tips for teenage acne

Acne is a skin problem that affects almost all teenagers. The condition results from the action of hormones on the skin’s oil glands (sebaceous glands). The sebaceous glands make an oily substance called sebum that empties onto the skin surface through the hair follicle opening (pore). The mixture of oil and cells allows bacteria that normally live on the skin to grow in the follicle openings. When this happens, pores become clogged and pimples develop.

Pimples can be one of the following kinds:

Comedones: Non-inflammatory papules that can be open (blackheads) or closed (whiteheads).
Papules: Lesions that are inflamed and can be tender to the touch. These usually appear as small, pink bumps on the skin.
Pustules (pimples): Lesions that are inflamed and filled with pus. They may be red at the base.
Nodules: Solid lesions that are large, painful, and lodged deep within the skin.
Cysts: Pus-filled lesions deep under the skin. These may cause scarring and pain.
In most cases, pimples occur on the face, neck, back, chest, and shoulders. Acne does not present a serious health risk, but severe acne can result in permanent scarring. In addition, acne can have significant physical and psychological consequences, such as causing a poor self-image, social inhibition, and anxiety.

Some People Get Acne and Some Don’t

It is not clear why some people are more prone to acne than others. The exact cause of acne is not known, but one important factor is an increase in male sex hormones called androgens. Androgens increase in both boys and girls during puberty. Androgens cause the sebaceous glands (oil glands) to get larger and produce more sebum. Androgens also can increase because of hormonal changes related to pregnancy or starting or stopping birth control pills.

Another factor in the cause of acne is genetics. Researchers believe that the tendency to develop acne can be inherited from parents. In addition, some drugs (for example, anti-epilepsy medication, prednisone, androgens and lithium) are known to cause acne. Cosmetics that have a greasy consistency may change the cells of the follicles, causing them to stick together and resulting in a plugged pore. Water-based products are less likely to cause acne.

Things that can make acne worse include:

  • Friction caused by leaning on or rubbing the skin; harsh scrubbing
  • Picking or squeezing blemishes
  • Pressure from bike helmets, backpacks, or tight collars
  • Changing hormone levels in adolescent girls and adult women two to seven days before the start of the menstrual period
  • Stress

Other factors that were previously thought to make acne worse do not seem to have an effect on the development of acne. These factors include chocolate, greasy foods, and dirty skin.

How Is Acne Treated?

Dermatologists often treat acne, particularly in severe cases. Family or general practitioners, pediatricians or internists may treat milder forms of acne.

Treatments may include:

OTC topical drug treatments: Over-the-counter (OTC) medications include salicylic acid, benzoyl peroxide, and sulfur. These treatments are available in many forms including gel, lotion, cream, soap, or pads. When these products are used regularly, they are moderately effective in the treatment of acne. It may take 4-8 weeks for an improvement to occur in the skin.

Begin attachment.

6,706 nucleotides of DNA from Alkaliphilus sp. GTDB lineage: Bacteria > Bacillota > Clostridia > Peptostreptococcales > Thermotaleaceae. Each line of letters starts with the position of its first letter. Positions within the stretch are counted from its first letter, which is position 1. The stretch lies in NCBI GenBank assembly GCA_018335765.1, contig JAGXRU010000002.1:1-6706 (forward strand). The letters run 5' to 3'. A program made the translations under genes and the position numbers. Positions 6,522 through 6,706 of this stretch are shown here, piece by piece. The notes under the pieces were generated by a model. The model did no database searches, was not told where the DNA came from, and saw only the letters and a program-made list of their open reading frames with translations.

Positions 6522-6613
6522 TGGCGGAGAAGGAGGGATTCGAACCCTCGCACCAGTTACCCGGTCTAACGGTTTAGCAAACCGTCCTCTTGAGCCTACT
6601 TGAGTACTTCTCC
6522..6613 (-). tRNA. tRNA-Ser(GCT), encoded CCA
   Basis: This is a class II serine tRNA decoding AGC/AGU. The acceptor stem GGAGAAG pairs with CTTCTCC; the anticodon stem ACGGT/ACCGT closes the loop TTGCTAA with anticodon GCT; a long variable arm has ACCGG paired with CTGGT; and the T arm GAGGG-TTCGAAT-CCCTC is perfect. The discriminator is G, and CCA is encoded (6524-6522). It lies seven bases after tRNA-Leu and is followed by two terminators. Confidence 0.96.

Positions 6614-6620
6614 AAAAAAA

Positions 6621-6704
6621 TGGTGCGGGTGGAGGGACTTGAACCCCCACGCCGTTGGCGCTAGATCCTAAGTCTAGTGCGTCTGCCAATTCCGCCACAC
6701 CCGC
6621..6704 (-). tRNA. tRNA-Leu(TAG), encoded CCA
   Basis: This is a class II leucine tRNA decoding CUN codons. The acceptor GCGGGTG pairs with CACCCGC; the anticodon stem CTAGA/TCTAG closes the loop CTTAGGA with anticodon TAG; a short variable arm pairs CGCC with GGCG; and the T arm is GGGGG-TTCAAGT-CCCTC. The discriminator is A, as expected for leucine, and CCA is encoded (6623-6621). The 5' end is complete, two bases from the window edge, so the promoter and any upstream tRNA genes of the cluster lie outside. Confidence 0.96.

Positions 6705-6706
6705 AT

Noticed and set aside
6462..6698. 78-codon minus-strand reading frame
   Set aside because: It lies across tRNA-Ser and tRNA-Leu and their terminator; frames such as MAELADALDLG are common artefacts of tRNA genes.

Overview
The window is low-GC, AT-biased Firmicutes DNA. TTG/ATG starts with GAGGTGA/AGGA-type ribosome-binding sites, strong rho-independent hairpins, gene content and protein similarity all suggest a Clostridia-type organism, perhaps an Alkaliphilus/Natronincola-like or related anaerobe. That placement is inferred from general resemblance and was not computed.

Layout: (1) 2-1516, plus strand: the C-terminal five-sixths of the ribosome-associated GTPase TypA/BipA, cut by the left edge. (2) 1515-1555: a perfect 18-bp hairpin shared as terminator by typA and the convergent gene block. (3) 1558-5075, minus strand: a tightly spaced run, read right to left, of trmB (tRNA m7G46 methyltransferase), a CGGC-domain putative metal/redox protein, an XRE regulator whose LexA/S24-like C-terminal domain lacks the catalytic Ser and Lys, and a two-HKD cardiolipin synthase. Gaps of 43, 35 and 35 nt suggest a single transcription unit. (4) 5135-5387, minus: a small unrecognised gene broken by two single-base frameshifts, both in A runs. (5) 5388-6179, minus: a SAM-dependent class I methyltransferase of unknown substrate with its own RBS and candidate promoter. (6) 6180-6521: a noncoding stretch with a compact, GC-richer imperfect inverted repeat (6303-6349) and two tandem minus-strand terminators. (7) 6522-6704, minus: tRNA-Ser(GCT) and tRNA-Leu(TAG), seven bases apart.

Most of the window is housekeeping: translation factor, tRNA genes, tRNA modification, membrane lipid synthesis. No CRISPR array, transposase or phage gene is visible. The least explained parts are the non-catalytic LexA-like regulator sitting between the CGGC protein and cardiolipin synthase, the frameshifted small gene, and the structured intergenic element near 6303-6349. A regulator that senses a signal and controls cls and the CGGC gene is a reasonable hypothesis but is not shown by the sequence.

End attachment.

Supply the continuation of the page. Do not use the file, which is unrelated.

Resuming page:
Prescription topical drug treatments: The prescription topical drug treatments that are used to treat acne include benzoyl peroxide, antibiotics, tretinoin, adapalene, and azelaic acid.

Prescription and OTC benzoyl peroxide work the same way. Doctors often prescribe benzoyl peroxide so that they can make sure that their patients get the most desirable formulation (for example, cream, lotion or gel).

Prescription oral drug treatments: For patients with moderate to severe acne, doctors often prescribe oral antibiotics (taken by mouth) in addition to topical medication. Oral antibiotics are thought to help control acne by curbing the growth of bacteria and decreasing inflammation. They are usually taken daily for a period of four to six months and then tapered and discontinued as acne improves.

The most potent oral drug, isotretinoin (Accutane), is usually taken once or twice a day for 16 to 20 weeks. It is believed to markedly reduce the size of the oil glands so that much less oil is produced. As a result, the growth of acne-causing bacteria is decreased. However, isotretinoin can cause birth defects in the developing fetuses of women who are pregnant while taking the drug. Women of childbearing age must not be pregnant and must not become pregnant while taking isotretinoin.

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Acne Prevention Tips

  • Don’t over wash or use harsh scrubs. Remember, acne is not caused by dirt. Two gentle washings a day is sufficient. Too much cleaning can leave skin irritated and dry, triggering glands to produce more oil, increasing the likelihood of pimples.
  • Use oil-free or non-comedogenic products (those that won’t clog pores) on your face.
  • Don’t squeeze or pick blemishes. Popping pimples can drive acne bacteria deeper into the skin. Picking can lead to more inflammation and permanent scarring.
  • Don’t let acne define who you are. Do the things you can to improve your skin, and then get back to doing the things you enjoy.
  • Review this slide show to get more tips.

Talk to your dermatologist or aesthetic physician about using Nd:YAG 1064 nm laser for the treatment of active acne. 2-4 sessions will help in a vast majority of cases. And stay away from Accutane.